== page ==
Patrick Henry Reardon on a word from the Cross
Referring to the two thieves who died on either side of Jesus, St Mark records that ‘those who were crucified with him reviled him’ (15.32). At least they did so for some time. During the course of the afternoon, however, one of them came to think better of the matter, as he watched our Lord hang there in patience, praying for his enemies. St Luke describes the scene: ‘Then one of the criminals who were hanged blasphemed him, saying, “If you are the Christ, save yourself and us.” But the other, answering, rebuked him, saying, “Do you not even fear God, seeing you are under the same condemnation? And we indeed justly, for we receive the due reward of our deeds; but this man has done nothing wrong.” Then he said to Jesus, “Lord, remember me when you come into your kingdom.” And Jesus said to him, “Amen, I say to you, today you will be with me in Paradise”’ (23.39–43).
This profoundly moving scene is best considered, I believe, within both its immediate and its wider context in the Gospel of Luke. Three considerations suggest themselves with respect to Luke’s immediate context. First, this scene with the thieves is the second of three times that Jesus is pronounced innocent. The first pronouncement was made by Pilate and Herod (23.14–15), and the third will issue from the lips of the centurion under the Cross (23.47). This verdict of the second thief, then, is added to the chorus of those who profess Jesus to be executed unjustly (23.41). Second, the blasphemy by the unrepentant thief is the third and culminating instance in which the crucified Jesus is reviled in identical terms. First, there were the Jewish rulers who challenged Jesus to save himself if he was the Messiah (23.35). Then the Gentile soldiers defied him to save himself, if he was a king’ (23.37). Finally, the unrepentant thief challenges Jesus to save himself, adding ‘and us’ (23.39). We observe that the same verb, ‘save’ or sozein, is used in all three instances. The thief’s reviling of the Lord thus forms a climax to the theme. This sequence prepares for its foil, the scene’s culminating irony, in which only one man, the ‘good thief’, perceives the true path to salvation. He boldly grasps the salvific meaning of Jesus’ death. He is the ‘good thief’ indeed. In his final and defining act of theft, as it were, he extends his soul and clutches hold of eternal life. Third, the encounter with the two thieves immediately precedes the death of Jesus, so that Jesus’ words to the second thief, promising to meet him that day in Paradise, are his last recorded words to another human being during his earthly life. It has been justly remarked that the ‘good thief’ was canonized even before his death. The good thief represents the repentant Church gathered at the Cross, and the words that he hears are the last thing that Jesus has to say to his people on earth.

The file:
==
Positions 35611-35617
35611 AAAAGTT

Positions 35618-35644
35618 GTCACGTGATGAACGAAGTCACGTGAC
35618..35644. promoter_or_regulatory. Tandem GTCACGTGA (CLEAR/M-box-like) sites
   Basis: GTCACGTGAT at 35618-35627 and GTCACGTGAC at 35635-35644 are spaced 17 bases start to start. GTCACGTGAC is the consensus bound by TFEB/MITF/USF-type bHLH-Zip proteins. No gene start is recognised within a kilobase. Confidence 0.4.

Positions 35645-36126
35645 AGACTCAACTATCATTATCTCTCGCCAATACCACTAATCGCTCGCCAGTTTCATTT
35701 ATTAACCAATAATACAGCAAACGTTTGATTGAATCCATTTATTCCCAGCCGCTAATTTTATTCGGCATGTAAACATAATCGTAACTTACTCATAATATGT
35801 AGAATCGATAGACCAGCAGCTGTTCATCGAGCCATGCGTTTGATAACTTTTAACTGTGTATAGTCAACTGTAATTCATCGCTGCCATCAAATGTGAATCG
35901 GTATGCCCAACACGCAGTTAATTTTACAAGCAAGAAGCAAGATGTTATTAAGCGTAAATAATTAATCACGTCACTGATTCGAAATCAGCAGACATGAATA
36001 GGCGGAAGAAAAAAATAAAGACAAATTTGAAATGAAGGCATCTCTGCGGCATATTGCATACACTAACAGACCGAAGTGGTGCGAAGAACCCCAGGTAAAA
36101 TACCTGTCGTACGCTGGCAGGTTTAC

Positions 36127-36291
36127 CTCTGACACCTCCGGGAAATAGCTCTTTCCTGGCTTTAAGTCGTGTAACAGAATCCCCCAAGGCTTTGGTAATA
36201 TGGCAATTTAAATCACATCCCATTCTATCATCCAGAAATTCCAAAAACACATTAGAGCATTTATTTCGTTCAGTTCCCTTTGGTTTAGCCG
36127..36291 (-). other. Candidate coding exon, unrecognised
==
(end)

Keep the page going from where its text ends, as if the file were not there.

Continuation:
With regard to the wider context of Luke’s gospel, there are two points particularly worthy of note in this story of the thieves. First, in drawing a contrast between the two men, Luke follows a pattern of antithesis that he has employed throughout his entire narrative. For instance, it is Luke who immediately opposes the Beatitudes with the Woes (6.20–26). It is Luke who elaborates in detail the differences between the Pharisee and the woman who came into his house (7.44–47). It is Luke, likewise, who contrasts two men who went up to the temple to pray (18.9–14), the two sons of the same father (15.27–32), the rich man and the pauper (16.19–22), the faithful and unfaithful servants (12.35–39), the leper and his nine companions (17.17), the rich donors and the poor widow (21.1–2). Luke’s opposition between the two thieves, then, is the climax in a lengthy series of contrasts. Second, Luke’s good thief is the final example of individuals who confess their guilt in the hope of obtaining divine mercy. Earlier instances include the publican in the temple (18.13), the prodigal son (15.21), and the repentant woman (7.36–50). In all of these examples Luke’s narrative resonates with the Pauline emphasis on justification by faith. While in each of these examples the characters come to God with no justifying works of their own, this note is especially obvious in the thief on the cross, who turns to Jesus for mercy in the very end of his life.
With the Lord
Finally, this thief seems to ask for so very little. Sensing that our Lord is about to go to some destiny different from his own, he modestly pleads only to be remembered. Ah, but ‘the grace shown to him is more abundant than the request he made,’ commented St Ambrose. That very day the dying thief will be with Jesus. Here the sacred text employs the very expression, with, habitually used by St Paul to describe eternal life. Everlasting glory consists in being with the Lord (Romans 6.8; 2 Corinthians 5.8; Philippians 1.22–23; 1 Thessalonians 4.17, 5.10). It is hardly a wonder, therefore, that Holy Church, when chanting the evangelical Beatitudes during the Divine Liturgy, habitually uses as an antiphon the prayer of the dying thief, ‘Lord, remember me when you come into your kingdom.’
Patrick Henry Reardon is a senior editor of Touchstone: A Journal of Mere Christianity. www.touchstonemag.com.